Changing the city’s charter in order to create a more equitable New York: that’s what the Racial Justice Commission is proposing this November.
“This is an effort to bring about equity, greater equity for a very diverse city of New York and of course, racial justice, which is an evading issue that often we seem to have a hold on but gets away from us,” said Manhattan and Bronx Congressmember Adriano Espaillat.
New York voters will find three questions on their ballot:
- The first will ask voters whether the charter should add an introductory statement of values aspiring toward “a just and equitable city for all.”
- The second question is about creating a permanent racial equity office, plan, and commission.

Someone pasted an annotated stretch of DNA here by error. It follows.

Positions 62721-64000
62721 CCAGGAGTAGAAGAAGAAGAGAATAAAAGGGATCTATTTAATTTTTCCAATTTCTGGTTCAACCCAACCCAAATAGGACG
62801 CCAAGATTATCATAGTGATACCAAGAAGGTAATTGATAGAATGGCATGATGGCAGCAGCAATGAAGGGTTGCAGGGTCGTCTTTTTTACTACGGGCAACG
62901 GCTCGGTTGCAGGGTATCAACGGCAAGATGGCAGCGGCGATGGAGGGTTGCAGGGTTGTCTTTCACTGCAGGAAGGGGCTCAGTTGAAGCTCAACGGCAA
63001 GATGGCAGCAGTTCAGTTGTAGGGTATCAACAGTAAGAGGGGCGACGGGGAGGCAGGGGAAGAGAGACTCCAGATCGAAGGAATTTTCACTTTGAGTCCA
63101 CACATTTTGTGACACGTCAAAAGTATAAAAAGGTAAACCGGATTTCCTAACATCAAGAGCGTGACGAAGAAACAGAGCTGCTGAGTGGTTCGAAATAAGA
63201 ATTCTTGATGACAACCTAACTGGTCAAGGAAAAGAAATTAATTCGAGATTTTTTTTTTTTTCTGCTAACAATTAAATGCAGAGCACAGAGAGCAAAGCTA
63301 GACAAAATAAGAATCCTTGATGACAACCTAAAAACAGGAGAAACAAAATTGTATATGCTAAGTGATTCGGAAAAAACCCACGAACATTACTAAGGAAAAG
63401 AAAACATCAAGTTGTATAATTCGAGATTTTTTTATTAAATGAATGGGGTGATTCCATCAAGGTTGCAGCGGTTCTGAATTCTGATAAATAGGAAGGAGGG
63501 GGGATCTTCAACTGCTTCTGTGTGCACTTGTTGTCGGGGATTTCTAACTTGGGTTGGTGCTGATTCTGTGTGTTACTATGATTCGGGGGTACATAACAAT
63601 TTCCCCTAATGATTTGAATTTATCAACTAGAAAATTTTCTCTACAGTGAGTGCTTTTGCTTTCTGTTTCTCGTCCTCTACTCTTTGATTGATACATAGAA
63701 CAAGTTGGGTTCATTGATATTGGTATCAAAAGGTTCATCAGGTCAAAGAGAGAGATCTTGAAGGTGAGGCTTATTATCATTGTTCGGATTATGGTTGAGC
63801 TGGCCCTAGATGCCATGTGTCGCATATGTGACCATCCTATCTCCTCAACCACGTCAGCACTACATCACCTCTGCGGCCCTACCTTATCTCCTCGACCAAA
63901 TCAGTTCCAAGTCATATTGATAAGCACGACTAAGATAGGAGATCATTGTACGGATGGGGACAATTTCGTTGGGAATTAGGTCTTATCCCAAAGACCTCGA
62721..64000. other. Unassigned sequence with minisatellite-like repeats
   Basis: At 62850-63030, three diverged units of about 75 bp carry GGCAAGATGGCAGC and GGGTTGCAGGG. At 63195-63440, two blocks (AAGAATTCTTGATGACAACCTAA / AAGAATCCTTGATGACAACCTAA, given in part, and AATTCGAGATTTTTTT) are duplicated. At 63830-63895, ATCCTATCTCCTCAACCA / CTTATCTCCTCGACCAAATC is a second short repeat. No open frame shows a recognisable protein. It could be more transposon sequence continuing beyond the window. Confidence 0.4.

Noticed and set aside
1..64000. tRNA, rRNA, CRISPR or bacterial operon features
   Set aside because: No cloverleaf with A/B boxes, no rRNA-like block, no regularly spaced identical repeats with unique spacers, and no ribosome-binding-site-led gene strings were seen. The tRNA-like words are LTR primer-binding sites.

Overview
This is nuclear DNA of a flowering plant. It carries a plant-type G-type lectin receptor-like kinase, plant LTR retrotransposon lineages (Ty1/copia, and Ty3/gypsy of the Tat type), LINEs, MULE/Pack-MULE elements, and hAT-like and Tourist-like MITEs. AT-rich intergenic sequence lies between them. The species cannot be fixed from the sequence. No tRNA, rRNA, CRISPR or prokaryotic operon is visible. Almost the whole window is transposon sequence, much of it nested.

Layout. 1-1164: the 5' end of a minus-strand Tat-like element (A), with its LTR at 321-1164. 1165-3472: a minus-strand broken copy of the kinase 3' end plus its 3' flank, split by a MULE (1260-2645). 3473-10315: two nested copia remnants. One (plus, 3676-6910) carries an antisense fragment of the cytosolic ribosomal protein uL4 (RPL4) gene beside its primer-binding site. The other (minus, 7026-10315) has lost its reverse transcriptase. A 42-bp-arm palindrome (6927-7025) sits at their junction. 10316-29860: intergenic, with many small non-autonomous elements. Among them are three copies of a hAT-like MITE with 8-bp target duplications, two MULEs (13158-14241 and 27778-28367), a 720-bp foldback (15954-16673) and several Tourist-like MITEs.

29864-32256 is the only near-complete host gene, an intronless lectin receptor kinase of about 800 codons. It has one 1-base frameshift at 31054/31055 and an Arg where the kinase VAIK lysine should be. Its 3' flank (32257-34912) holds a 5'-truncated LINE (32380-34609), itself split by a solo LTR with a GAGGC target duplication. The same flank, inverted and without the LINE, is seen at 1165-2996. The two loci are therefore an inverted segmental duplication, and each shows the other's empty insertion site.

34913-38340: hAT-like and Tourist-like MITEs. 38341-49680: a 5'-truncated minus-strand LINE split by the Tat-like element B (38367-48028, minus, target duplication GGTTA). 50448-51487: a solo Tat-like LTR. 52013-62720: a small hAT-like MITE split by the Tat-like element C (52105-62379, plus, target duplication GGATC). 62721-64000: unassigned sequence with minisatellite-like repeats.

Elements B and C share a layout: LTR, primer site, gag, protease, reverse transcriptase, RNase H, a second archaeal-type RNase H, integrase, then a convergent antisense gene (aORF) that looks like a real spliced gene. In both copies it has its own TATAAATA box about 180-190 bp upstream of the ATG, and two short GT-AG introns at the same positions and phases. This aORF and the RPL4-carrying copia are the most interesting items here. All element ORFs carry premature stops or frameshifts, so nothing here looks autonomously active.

- And the third question asks if voters want the city to create a “true cost of living” measure.
“If we get that cost of living passed, what that will begin to do is to help us all understand what it costs for New Yorkers to live with dignity, what truly costs to meet their basic needs,” said Jennifer Jones Austin, chair of the Racial Justice Commission.
These questions are the result of the Racial Justice Commission created last year by then-Mayor Bill de Blasio with the goal of examining structural racism in New York and suggesting changes to the city’s charter.
“It far extends Bill de Blasio or our current mayor, Adams, or really any administration at this point. This is for the people, this is for our history and this is for the codification of the diversity of New York,” said City Council Speaker Adrienne Adams.
The members of the Racial Justice Commission and the elected officials are barred from telling New Yorkers how to answer these three questions, but are encouraging them to take a look and give their opinion.
Election Day is Tuesaday, Nov. 8.